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Contracts - Non-Arm's Length

. Canada v. Microbjo Properties Inc.

In Canada v. Microbjo Properties Inc. (Fed CA, 2023) the Federal Court of Appeal considers indicia of an arm's length contractual dealings:
[61] I first observe that although the Tax Court correctly states that the issue to be determined is whether WTC and the respondents were dealing at arm’s length “at a particular time” being the time of the transfer (Reasons, para. 182, citing paragraph 251(1)(c)), it remains that all the facts that bear on the relationship at that time, including those that relate to pre-sale transactions, must be taken into account. As was explained by the Supreme Court in Canada v. McLarty, 2008 SCC 26, [2008] 2 S.C.R. 79 [McLarty] (para. 61; see also Swiss Bank (Ex. Ct.), p. 438): “while the initial focus is on the transaction between the [parties], all the relevant circumstances must be considered to determine if the acquiring taxpayer was dealing with the vendor at arm’s length”. There is therefore no basis for the suggestion that preserving the certainty and predictability of the “relationship rules” requires courts to turn a blind eye on facts that bear on the relationship as it exists at the time of the transfer only because they took place in the past, at a time when the subsidiaries were legally controlled by the respondents (Reasons, para. 182).


[78] The purpose of the arm’s length test is to verify whether the relationship between transacting parties is such that courts can have the assurance that the terms of the deal “will reflect ordinary commercial dealing[s] between parties acting in their separate interests” (Swiss Bank (SCC), p. 1152; McLarty, para. 43; Remai, para. 34). Such assurances cannot be found unless parties not only seek a profit, but also transact with their own property or money with the result that what is at stake is their own patrimony or property. Human behaviour being what it is, this combination allows for the presence of the tension that drives each party to “seek[] to get the best possible terms for himself” (Minister of National Revenue v. Kirby Maurice Company Limited., 1958 CanLII 715 (CA EXC), 58 D.T.C. 1033, [1958] C.T.C. 41 (Ex. Ct.), p. 1037). It is the existence of this tension that provides the assurance that the terms of the deal reflect ordinary commercial dealings.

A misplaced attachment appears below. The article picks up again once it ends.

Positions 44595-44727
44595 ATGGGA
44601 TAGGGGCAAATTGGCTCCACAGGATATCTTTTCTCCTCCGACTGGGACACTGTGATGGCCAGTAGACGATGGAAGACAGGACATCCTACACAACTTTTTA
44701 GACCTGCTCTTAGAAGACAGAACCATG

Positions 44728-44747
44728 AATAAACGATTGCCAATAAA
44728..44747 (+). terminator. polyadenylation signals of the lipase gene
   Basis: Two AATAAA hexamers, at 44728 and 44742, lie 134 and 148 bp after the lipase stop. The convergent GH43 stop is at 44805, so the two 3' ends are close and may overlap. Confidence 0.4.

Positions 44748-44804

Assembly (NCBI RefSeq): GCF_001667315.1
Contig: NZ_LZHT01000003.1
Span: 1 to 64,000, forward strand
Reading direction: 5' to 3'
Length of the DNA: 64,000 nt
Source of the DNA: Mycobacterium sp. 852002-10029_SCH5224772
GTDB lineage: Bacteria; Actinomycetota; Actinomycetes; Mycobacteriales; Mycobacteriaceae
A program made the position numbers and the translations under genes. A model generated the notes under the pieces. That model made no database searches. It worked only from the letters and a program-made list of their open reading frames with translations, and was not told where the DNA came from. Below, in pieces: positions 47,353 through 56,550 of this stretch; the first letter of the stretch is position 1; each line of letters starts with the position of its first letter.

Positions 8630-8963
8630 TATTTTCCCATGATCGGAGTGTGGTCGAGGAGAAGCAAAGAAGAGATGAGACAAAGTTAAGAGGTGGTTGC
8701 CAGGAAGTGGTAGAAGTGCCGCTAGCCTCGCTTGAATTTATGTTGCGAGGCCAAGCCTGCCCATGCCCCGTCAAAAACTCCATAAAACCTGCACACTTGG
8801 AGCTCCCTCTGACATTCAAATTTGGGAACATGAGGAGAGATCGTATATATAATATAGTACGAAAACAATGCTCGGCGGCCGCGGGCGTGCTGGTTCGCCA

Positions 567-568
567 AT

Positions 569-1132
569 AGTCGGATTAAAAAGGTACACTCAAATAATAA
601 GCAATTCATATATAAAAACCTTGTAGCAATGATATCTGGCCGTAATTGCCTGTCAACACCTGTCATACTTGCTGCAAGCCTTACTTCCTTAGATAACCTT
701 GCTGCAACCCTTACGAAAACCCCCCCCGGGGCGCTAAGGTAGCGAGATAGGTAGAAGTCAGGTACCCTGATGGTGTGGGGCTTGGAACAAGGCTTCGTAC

[79] A cogent demonstration can be found in the Supreme Court’s decision in Swiss Bank (SCC), where the issue was whether non-resident lenders were dealing at arm’s length with a Canadian borrower, pursuant to then clause 106(1)(b)(iii)(A) of the Income Tax Act, R.S.C. 1952, c. 148 (now clause 212(1)(b)(i)(A) of the Act). The Supreme Court asked whether the lender-borrower relationship presented “the assurance that the interest rate will reflect ordinary commercial dealing between parties acting in their separate interests” (Swiss Bank (SCC), p. 1152) and found that it did not because the borrower was “captive to the interests” of the lenders and, therefore, no tension was in play (Swiss Bank (SCC), p. 1151). Subsequent rulings have reiterated the need for this tension to exist by insisting on the presence of “ordinary market forces” (Canada v. GlaxoSmithKline Inc., 2012 SCC 52, [2012] 3 S.C.R. 3, para. 1) or “commercial safeguard[s]” (Petro-Canada v. Canada, 2004 FCA 158, 58 D.T.C. 6329 [Petro-Canada], para. 59) before a factual arm’s length relationship can be found to exist.

[80] Whether and the extent to which this tension exists in any given case is an issue that must be addressed in light of the relevant facts (McLarty, para. 62) and the particular provision of the Act pursuant to which the issue arises (Keybrand Foods Inc. v. Canada, 2020 FCA 201 [Keybrand Foods], paras. 35; see also para. 46). Just as the applicable provision in Swiss Bank (SCC) was concerned with interest rate manipulations, subsection 160(1) is concerned with price manipulations in the context of non-arm’s length property transfers. As affirmed by this Court, subsection 160(1) was enacted to “protect the tax authorities against any vulnerability that may result from a transfer of property between non-arm’s length persons for a consideration that is less than the fair market value of the transferred property” (Eyeball Networks, para. 44, citing Canada v. 9101-2310 Québec Inc., 2013 FCA 241, [2013] D.T.C. 5170, para. 60; see also Canada v. 594710 British Columbia Ltd., 2018 FCA 166, [2019] 5 C.T.C. 1, para. 3).


[84] A transaction that takes place at a price far removed from the price that one would expect based on the risks assumed and the rewards sought can provide a strong indication that the parties are not dealing at arm’s length (Keybrand Foods, para. 68; Remai, para. 34). ...
. Golden Oaks Enterprises Inc. v. Scott

In Golden Oaks Enterprises Inc. v. Scott (Ont CA, 2022) the Court of Appeal set out the essence of a non-arm's length contract:
[24] The trial judge identified the indicia of a non-arm’s-length transaction as the following: (1) a common mind directing the bargaining for both parties of a transaction; (2) parties to a transaction acting in concert without separate interests; and (3) de facto control: at paras 203-4, citing Canada v. McLarty, 2008 SCC 26, [2008] 2 S.C.R. 79, at para. 43, and Montor Business Corporation v. Goldfinger, 2016 ONCA 406, 36 C.B.R. (6th) 169, at para. 68.


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Last modified: 06-07-23
By: admin